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A Cyanohydrin reaction is an organic chemical reaction by an aldehyde or ketone with a cyanide anion or a nitrile to form a cyanohydrin. This nucleophilic addition is a reversible reaction but with aliphatic carbonyl compounds equilibrium is in favor of the reaction products. The cyanide source can be potassium cyanide, sodium cyanide or trimethylsilylcyanide. With aromatic aldehydes such as benzaldehyde, the benzoin condensation is a competing reaction. The reaction is used in carbohydrate chemistry as a chain extension method for example that of D-xylose.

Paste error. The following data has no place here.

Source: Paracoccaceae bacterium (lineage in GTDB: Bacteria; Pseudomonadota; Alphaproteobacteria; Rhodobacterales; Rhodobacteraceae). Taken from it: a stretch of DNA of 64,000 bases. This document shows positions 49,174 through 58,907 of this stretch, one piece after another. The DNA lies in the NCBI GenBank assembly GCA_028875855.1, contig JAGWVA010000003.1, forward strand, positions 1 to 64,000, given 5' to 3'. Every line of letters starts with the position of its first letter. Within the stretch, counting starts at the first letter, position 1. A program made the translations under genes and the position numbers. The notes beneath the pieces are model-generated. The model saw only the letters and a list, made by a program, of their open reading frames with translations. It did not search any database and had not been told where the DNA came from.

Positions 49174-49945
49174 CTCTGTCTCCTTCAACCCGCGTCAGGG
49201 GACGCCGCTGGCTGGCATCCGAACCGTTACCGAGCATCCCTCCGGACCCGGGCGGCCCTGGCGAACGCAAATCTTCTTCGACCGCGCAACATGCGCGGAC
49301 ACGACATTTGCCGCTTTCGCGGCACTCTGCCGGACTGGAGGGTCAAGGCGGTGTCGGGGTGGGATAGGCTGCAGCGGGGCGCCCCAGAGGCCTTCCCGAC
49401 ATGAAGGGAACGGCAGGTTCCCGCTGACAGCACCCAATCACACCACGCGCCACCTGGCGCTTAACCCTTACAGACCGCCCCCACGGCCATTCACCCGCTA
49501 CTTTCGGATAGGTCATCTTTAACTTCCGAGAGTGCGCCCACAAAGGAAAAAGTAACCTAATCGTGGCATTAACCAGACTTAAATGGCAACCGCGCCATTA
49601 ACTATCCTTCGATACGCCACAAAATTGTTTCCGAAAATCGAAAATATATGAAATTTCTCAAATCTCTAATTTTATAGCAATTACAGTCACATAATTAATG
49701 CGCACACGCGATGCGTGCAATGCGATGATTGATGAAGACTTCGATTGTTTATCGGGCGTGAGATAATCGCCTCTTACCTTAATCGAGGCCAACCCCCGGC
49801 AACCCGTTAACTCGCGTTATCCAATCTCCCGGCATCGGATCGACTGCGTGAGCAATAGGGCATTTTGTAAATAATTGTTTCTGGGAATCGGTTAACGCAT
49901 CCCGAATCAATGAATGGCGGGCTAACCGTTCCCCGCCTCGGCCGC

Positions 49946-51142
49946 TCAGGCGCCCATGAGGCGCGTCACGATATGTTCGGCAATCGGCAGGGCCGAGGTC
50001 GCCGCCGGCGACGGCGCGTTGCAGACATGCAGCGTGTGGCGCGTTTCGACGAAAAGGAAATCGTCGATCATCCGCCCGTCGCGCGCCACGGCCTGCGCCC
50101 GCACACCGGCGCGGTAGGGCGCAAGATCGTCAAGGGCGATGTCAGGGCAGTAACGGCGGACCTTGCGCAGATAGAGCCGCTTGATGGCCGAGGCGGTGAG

Additional recommended knowledge
The asymmetric cyanohydrin reaction of benzaldehyde with trimethylsilylcyanide is made possible by employment of (R)-Binol  at 1 to 10% catalyst loading. This ligand firsts reacts with a lithium alkoxy compound to form a lithium binaphtholate Complex.
The chemist Urech in 1872 was the first to synthesize cyanohydrins from ketones with alkali cyanides and acetic acid  and therefore this reaction also goes by the name of Urech cyanohydrin method.
|This article is licensed under the GNU Free Documentation License. It uses material from the Wikipedia article "Cyanohydrin_reaction". A list of authors is available in Wikipedia.|